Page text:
by Regina Le Roux

Changing reputations one person at a time

What difference are you making?

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“Integrity is doing the right thing, even when no one is watching,” – C.S Lewis

We all know it, we’ve all read about it and you’ll be hard-pressed to find a conference or seminar that doesn’t bang on about the important role that leaders play in the reputation of companies, countries and even the continent. But have we all become so blasé about the concept that we just tune it out, believing that it’s a lost cause, especially if we see the misconduct of company after company, country after country and, ultimately, impacting the reputation of the continent?

As you would have seen from my column last month, the importance of leadership is exactly what the results from the African Public Relations Association (ARPA) research on ethics and reputation that we conducted showed us. Leadership plays a fundamental role in a company, country and continent’s reputation. A brilliant example on the African continent is Rwanda. I had waxed lyrically about my recent trip to Rwanda and how they managed to get it right to create an environment in Africa that is clean and safe. Until you experience it, it does sound like an elaborate public relations ploy. Believe it or not, this mythical place does exist. I felt completely safe walking from the market at 10pm on a Friday evening in downtown Kigali; I did not even need to hide my phone. This is as a result of an active drive by the President and country’s leadership team to be accountable to the people.

Last week, I attended and participated in the second Brand Summit South Africa convened by Solly Moeng. As passionate as I am about Africa and finding ways to change the narrative about the continent, it is just as important to start by improving the image back home. I realised that we are not a united, proud nation and that we’ve lost that magic. This became very evident to me during my Kigali trip. When I went sightseeing with my friends from Ghana and they saw fellow Ghanaian countrymen, it was as if they had met up with long lost friends. Seeing fellow South Africans saw us all ignore each other like stop signs: you know they are there but you have no desire to stop and engage in any type of conversation. Why is that?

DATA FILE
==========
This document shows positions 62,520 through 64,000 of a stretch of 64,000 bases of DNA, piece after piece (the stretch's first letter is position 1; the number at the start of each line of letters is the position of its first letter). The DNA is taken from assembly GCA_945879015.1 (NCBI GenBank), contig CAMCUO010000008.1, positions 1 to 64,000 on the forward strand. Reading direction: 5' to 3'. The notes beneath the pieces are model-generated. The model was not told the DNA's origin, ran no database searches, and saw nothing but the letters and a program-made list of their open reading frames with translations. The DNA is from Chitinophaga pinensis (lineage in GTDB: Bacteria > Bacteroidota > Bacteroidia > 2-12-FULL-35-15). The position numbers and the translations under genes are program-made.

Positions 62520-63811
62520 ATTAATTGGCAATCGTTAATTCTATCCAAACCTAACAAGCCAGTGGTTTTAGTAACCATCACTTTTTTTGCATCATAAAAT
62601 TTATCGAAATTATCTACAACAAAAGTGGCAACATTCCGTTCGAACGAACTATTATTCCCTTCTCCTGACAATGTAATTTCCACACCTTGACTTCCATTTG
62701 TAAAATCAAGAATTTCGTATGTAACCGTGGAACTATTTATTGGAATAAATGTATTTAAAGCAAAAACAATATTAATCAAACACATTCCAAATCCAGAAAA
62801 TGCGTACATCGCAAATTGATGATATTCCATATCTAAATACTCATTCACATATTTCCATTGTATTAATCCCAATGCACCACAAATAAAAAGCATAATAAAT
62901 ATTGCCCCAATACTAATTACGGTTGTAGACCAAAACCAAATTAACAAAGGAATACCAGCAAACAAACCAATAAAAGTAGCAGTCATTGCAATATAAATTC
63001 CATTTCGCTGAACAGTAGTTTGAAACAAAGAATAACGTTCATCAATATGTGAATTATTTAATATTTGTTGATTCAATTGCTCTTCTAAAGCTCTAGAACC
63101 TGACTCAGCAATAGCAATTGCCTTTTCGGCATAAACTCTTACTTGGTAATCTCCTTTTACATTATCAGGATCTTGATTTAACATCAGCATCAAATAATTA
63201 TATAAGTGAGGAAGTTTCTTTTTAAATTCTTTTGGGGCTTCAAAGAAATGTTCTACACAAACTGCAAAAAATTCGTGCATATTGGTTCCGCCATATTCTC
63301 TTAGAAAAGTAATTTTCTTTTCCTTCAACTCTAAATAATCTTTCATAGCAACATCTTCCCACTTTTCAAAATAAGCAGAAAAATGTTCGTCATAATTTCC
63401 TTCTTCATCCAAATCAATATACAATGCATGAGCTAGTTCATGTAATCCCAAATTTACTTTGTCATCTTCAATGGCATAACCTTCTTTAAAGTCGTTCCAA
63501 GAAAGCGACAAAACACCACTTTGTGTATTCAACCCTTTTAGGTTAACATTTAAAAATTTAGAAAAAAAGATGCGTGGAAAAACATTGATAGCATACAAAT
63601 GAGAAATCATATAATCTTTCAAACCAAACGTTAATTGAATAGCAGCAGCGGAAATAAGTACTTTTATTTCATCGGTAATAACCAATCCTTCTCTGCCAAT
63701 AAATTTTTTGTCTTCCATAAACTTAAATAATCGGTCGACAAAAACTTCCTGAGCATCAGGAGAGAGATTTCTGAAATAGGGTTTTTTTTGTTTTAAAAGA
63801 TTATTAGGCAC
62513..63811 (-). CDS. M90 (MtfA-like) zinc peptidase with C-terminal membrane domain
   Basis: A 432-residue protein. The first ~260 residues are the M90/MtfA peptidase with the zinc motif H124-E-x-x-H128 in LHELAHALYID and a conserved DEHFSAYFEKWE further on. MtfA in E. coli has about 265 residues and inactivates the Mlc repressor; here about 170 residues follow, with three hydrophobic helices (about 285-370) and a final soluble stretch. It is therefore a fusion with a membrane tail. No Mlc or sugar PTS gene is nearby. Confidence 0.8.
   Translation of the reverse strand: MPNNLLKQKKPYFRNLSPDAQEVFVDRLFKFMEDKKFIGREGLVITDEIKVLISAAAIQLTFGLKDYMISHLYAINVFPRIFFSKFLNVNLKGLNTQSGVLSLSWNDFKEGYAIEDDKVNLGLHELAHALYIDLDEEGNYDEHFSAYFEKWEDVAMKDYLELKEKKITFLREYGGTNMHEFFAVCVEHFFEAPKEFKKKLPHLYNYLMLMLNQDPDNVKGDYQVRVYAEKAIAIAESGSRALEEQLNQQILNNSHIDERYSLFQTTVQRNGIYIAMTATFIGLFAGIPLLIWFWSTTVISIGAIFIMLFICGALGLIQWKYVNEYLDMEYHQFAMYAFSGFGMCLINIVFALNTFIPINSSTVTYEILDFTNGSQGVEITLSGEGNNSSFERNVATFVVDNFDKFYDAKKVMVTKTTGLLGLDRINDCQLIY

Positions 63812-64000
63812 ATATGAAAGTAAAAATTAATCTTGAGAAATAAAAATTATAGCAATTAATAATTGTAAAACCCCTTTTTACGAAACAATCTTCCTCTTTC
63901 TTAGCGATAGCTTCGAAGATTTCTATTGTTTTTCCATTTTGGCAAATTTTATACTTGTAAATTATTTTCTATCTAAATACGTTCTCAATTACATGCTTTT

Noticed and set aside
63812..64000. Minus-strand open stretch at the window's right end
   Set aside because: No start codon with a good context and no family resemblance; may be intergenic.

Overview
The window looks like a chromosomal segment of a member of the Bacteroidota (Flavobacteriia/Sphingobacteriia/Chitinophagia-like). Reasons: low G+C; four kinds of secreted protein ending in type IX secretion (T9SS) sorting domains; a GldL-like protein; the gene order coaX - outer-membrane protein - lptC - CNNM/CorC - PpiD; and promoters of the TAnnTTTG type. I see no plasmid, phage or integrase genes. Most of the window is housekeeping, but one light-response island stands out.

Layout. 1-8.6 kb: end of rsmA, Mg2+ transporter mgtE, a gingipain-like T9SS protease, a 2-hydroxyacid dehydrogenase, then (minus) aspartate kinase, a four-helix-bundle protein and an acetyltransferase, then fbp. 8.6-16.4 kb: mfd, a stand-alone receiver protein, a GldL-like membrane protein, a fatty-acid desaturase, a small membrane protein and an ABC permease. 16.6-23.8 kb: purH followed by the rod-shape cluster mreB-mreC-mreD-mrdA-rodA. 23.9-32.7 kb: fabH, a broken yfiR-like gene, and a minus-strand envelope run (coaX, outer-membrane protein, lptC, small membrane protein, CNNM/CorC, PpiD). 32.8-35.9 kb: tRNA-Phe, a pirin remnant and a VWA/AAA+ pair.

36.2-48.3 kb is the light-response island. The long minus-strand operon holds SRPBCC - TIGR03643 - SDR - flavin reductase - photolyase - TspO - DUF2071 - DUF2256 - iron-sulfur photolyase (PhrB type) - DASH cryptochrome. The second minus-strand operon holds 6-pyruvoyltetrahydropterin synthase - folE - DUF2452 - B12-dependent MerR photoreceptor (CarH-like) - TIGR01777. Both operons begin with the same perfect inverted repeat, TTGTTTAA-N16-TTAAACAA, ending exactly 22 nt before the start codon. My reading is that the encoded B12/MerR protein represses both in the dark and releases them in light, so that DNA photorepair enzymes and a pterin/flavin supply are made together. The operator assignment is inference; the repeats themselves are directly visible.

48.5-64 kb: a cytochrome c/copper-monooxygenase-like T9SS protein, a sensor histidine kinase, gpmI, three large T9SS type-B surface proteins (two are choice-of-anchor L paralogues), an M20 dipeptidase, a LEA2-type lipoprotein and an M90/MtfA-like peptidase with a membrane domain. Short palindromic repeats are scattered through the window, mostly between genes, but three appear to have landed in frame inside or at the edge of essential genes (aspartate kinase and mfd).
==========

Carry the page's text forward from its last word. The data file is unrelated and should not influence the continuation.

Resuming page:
We need to fall back in love with our beautiful South Africa and be proud of who we are. When we see fellow South Africans on our travels, we should embrace them and be excited.

Yes, a lot can be said about how our leadership led us down the rabbit hole of misery, mistrust and mediocrity to where our pride levels lie today. The research that we conducted for APRA showed that the country level didn’t fare particularly well at all, with leaders playing the key role in damaging a country’s reputation. But we need to stop blaming and threatening to leave the continent; what is that going to help? Every single person is responsible for their own behaviour, which impacts how those around them perceive them and act towards them. The things that we say and do on an individual level can have a massive impact on how a company, country and the continent is seen.